FIGS. 19(A) and 19(B) illustrate an example of the adapter, wherein FIG. 19(A) is a partially sectional front view of the adapter and FIG. 19(B) is a left side view of the adapter. The adapter 76 illustrated in the figure is one used to connect optical connectors of identical type to each other, and comprises a housing 77 which is substantially symmetrical with respect to the longitudinal center, except that leaf springs 78 are formed on one side of the housing 77 at which the adapter 76 is received in the adapter holder 70. The housing 77 has a pair of optical connector engaging portions 79 therein, and a sleeve 80 is located in the center for receiving the ferrule of an optical connector therein for the optical axis alignment of the optical fiber. Also, the housing 77 has keyways 81 continuous with their respective open ends and flanges 82 protruding from a central portion thereof. The flanges 82 have holes 83 cut therein to permit the adapter to be fixed to the adapter holder 70.

FIG. 20 shows a state in which the adapter is received in the adapter holder. As the adapter 76 is inserted into the adapter receiving portion 73 of the adapter holder 70, it is positioned approximately at the center of the adapter receiving portion 73 due to the elastic forces of the leaf springs 78. While in this state, the adapter 76 is fixed to the adapter holder 70 by using rivets or the like inserted through the holes 83 of the adapter 76 and the holes 75 of the adapter holder 70.

FIG. 21 shows a state in which optical connectors are connected to each other by means of the adapter, and FIG. 22 shows a state in which the thus-connected optical connectors are held by the face plate. An internal optical connector 84 and an external optical connector 85 are inserted into the adapter 76 such that keys 86 and 87 protruding from respective bodies of the internal and external optical connectors 84 and 85 are fitted in the respective keyways 81 formed on the opposite sides of the adapter 76. As a consequence, the distal ends of the ferrules inserted from opposite sides of the adapter 76 are pressed against each other under a suitable pressure inside the sleeve 80 of the adapter, whereby the cores of the optical fibers are optically coupled to each other.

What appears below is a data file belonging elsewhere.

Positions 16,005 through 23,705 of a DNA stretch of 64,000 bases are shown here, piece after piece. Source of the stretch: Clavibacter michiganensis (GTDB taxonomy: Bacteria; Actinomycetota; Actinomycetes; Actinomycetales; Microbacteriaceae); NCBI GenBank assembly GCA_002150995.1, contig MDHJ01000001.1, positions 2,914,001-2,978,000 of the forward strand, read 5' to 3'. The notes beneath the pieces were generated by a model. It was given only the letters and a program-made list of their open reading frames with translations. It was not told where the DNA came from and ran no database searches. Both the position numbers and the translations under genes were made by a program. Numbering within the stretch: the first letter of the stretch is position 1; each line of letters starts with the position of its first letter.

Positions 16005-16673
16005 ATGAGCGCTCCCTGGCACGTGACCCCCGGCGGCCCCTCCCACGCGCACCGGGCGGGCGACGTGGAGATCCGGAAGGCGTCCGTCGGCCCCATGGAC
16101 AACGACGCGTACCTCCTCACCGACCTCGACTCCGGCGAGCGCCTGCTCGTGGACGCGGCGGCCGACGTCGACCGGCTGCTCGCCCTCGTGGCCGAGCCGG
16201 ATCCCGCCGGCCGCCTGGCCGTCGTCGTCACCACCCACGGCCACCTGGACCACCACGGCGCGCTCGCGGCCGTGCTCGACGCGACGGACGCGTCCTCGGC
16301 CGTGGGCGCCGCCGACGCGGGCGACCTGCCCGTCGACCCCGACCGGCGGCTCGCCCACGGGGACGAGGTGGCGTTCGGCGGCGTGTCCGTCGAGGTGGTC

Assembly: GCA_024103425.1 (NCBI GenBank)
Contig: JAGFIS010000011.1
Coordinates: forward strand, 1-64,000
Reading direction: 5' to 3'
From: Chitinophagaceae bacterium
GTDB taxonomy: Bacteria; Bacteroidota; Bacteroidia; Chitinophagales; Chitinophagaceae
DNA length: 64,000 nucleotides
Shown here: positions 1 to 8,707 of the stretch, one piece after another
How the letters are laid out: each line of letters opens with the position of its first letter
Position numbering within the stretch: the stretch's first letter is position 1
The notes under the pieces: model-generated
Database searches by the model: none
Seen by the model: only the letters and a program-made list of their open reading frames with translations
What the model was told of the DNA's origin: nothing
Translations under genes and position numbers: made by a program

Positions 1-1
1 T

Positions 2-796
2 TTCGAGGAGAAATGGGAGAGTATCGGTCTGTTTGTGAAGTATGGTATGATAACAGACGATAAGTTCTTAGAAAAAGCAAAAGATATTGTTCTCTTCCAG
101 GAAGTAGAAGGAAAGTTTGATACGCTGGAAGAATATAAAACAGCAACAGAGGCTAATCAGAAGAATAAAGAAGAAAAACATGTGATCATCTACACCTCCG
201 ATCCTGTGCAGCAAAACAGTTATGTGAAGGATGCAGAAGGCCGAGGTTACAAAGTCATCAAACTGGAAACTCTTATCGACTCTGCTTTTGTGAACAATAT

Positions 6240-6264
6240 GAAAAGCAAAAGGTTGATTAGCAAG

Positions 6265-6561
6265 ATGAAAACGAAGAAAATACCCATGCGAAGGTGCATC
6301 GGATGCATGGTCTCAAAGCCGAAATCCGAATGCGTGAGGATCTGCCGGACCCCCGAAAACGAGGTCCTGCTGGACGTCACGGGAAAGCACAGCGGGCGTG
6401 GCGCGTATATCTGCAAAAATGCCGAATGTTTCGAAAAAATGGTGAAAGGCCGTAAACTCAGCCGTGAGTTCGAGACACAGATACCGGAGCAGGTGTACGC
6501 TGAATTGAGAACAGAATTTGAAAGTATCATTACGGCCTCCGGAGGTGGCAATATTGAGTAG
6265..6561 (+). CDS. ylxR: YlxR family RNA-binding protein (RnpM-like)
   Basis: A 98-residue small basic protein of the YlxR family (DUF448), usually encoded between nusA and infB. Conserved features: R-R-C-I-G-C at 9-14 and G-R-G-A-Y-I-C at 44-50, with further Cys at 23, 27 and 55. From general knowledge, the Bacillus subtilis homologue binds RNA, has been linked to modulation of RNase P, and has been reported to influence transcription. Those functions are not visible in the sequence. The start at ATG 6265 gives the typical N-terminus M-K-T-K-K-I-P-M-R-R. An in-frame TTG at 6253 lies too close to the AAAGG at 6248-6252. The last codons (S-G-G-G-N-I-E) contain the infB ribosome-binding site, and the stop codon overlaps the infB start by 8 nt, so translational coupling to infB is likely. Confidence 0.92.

FIGS. 23(A) and 23(B) are views showing the optical interface plug-in unit, wherein FIG. 23(A) shows the optical interface plug-in unit as viewed from the front of the device, and FIG. 23(B) shows the optical interface plug-in unit as viewed from one side of the device. These figures clearly show the optical interface plug-in unit 36 whose adapters 76 held by the second face plate 61 are positioned in the cutout 51 formed in the printed board 50 at the front side of the device. Each adapter 76 receives at one end the internal optical connector 84 of the optical cable extended from an optical module 88 mounted on the printed board 50 and receives at the other end the external optical connector 85. In practice, the external optical connector 85 is inserted after the optical interface plug-in unit 36 is mounted to the shelf body 21.

Also, the optical interface plug-in unit 36 has a large-sized card lever 89 attached to the second face plate 61, and connectors 90 mounted to the printed board 50 at the back thereof. Further, an indicator 91 for indicating operation states is mounted on the printed board 50 behind the windows 55 of the first face plate 54.

FIG. 24 illustrates a mounted state of the optical interface plug-in unit. The figure shows the unit received in the lower one of the two shelves of the customer interface section 25. As the optical interface plug-in unit 36 is mounted to the customer interface section 25 of the shelf body 21, the connectors 90 of the printed board 50 become connected to pin terminals provided on the main back wiring board 37, whereby electrical connections with other plug-in units and connectors are achieved. In this case, a claw 92 of the card lever 89 engages with a stopper 93 of the shelf body 21, thereby preventing detachment of the optical interface plug-in unit 36.

Also, the fiber tray 29 is arranged below the opening of the shelf body 21, to which the optical interface plug-in unit 36 is mounted, and extends horizontally up to the side wall of the device. The fiber tray 29 allows the optical fibers 28 extending from the external optical connectors 85 to be placed thereon in order and to be guided to the outside of the shelf body 21. The fiber tray is provided for each of the two shelves of the customer interface section 25 and the transport section 26 and is used in common.